Every time some religious nut tries to use free will to get God off the hook, I can't help but laugh.


Yeah, they act as though the "free will" theodicy (or any of the other theodicies, for that matter) actually makes some sense! lol

#5
Unbeliever

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professionally trained Homosexuals were used to compose this message.


Well, I sure hope none of them were injured during the typing of that message!  :Wink:

#6
FlatEarth1024

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professionally trained Homosexuals were used to compose this message.


Well, I sure hope none of them were injured during the typing of that message!  :Wink:



DAMN!!! That was going to be my line.  I was going to say "No homosexuals were harmed during the filming of this episode!"

#7
Ungodly

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I'm glad we can work in some humor here now and then. We talk about such serious stuff.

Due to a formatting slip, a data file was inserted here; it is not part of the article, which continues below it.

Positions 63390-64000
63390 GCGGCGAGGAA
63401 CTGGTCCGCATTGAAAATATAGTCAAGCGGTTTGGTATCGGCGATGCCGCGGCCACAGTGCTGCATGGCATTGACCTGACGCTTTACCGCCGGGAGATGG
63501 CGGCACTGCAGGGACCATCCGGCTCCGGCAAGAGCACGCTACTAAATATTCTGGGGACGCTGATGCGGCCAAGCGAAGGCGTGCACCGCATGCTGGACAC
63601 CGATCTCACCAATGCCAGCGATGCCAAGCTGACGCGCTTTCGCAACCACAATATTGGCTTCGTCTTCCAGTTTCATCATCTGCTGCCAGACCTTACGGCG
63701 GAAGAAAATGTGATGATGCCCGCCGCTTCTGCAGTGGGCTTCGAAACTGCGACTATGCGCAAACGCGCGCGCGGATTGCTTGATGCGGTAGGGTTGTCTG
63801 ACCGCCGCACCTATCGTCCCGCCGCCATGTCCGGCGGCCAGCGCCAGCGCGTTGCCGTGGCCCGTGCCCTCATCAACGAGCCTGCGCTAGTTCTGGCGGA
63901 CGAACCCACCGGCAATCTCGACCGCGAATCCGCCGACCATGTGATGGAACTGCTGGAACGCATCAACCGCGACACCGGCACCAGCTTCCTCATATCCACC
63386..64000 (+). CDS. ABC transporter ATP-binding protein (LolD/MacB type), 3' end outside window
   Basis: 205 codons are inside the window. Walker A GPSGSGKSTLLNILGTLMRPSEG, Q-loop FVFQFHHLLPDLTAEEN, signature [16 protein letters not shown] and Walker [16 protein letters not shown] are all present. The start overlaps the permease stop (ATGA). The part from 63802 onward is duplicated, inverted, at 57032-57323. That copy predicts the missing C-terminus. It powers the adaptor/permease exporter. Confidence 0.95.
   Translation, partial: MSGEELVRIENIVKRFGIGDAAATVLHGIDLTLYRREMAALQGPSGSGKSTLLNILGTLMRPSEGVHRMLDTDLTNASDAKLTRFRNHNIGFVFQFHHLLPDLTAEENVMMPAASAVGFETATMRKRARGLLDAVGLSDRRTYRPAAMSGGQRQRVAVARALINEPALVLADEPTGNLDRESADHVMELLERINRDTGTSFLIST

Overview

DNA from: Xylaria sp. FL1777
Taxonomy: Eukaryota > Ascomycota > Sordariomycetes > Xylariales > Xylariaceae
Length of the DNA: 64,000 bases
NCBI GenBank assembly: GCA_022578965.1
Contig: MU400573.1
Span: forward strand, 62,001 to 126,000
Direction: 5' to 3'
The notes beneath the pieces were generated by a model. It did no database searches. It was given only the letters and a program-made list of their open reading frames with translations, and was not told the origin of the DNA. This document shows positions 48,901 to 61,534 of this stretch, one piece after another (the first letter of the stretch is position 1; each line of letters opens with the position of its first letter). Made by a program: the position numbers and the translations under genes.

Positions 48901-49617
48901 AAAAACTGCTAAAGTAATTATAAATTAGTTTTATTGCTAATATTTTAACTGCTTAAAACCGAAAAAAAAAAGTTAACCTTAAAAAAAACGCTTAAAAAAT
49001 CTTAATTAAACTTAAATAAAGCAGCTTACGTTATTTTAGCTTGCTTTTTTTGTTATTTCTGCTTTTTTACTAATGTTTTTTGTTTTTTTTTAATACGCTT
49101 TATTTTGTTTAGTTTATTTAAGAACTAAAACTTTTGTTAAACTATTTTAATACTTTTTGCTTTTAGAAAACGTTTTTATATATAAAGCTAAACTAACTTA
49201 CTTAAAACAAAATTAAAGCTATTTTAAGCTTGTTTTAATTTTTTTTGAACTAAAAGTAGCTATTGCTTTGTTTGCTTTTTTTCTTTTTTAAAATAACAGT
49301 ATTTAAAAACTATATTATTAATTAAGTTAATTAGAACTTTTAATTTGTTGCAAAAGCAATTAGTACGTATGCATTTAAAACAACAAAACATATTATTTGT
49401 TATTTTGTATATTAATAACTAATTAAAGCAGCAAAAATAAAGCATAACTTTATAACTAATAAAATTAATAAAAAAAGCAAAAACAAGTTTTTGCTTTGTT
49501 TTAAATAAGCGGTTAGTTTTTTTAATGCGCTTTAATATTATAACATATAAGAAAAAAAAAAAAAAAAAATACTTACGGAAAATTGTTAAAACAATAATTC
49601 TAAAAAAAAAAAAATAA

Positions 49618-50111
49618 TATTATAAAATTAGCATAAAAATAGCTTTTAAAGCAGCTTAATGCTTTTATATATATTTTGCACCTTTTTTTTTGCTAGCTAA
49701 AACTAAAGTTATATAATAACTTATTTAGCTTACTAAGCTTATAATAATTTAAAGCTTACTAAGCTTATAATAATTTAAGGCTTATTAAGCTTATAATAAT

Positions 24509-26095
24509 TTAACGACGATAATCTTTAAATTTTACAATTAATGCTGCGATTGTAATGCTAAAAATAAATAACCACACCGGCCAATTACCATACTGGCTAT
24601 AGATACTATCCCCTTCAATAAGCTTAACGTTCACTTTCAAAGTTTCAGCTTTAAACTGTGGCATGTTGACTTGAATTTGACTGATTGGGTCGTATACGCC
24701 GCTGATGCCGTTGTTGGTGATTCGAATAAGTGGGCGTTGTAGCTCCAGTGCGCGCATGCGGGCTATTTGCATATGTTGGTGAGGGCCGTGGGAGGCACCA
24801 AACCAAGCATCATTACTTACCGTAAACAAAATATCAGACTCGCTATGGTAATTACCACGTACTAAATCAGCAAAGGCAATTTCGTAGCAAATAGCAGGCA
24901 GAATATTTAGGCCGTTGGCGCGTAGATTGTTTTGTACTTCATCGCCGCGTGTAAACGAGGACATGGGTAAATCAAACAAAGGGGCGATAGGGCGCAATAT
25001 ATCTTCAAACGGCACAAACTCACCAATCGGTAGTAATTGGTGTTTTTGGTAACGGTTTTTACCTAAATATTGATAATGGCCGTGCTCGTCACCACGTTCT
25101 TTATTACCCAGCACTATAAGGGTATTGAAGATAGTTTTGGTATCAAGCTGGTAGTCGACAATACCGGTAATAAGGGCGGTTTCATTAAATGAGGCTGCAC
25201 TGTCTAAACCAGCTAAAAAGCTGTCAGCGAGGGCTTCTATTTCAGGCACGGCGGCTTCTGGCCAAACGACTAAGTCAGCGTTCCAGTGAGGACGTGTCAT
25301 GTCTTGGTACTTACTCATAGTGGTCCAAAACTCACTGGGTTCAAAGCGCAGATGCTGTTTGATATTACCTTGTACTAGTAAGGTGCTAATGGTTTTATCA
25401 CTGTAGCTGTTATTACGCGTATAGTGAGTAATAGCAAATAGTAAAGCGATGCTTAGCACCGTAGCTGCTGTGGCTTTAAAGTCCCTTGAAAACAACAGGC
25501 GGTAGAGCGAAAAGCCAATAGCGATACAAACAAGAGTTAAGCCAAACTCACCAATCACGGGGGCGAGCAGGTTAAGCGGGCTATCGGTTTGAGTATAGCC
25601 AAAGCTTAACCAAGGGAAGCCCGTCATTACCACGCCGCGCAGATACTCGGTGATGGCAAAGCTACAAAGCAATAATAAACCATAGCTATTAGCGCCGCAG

#8
The Force

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After reading that report a while back about how most Americans view us as an enemy and a threat, I've found that I'm much more reticent about expressing my atheist views to people unless the topic comes up in friendly conversation. But I wonder how many people secretly fear me and think less of me after I disclose my freedom from jeebus-land-ness. And now after hearing about how most Americans desire to treat their fellow Muslim citizens (brand them, put them in camps, burn them, kill them), I become genuinely afraid that atheists will be the next Muslims in this country.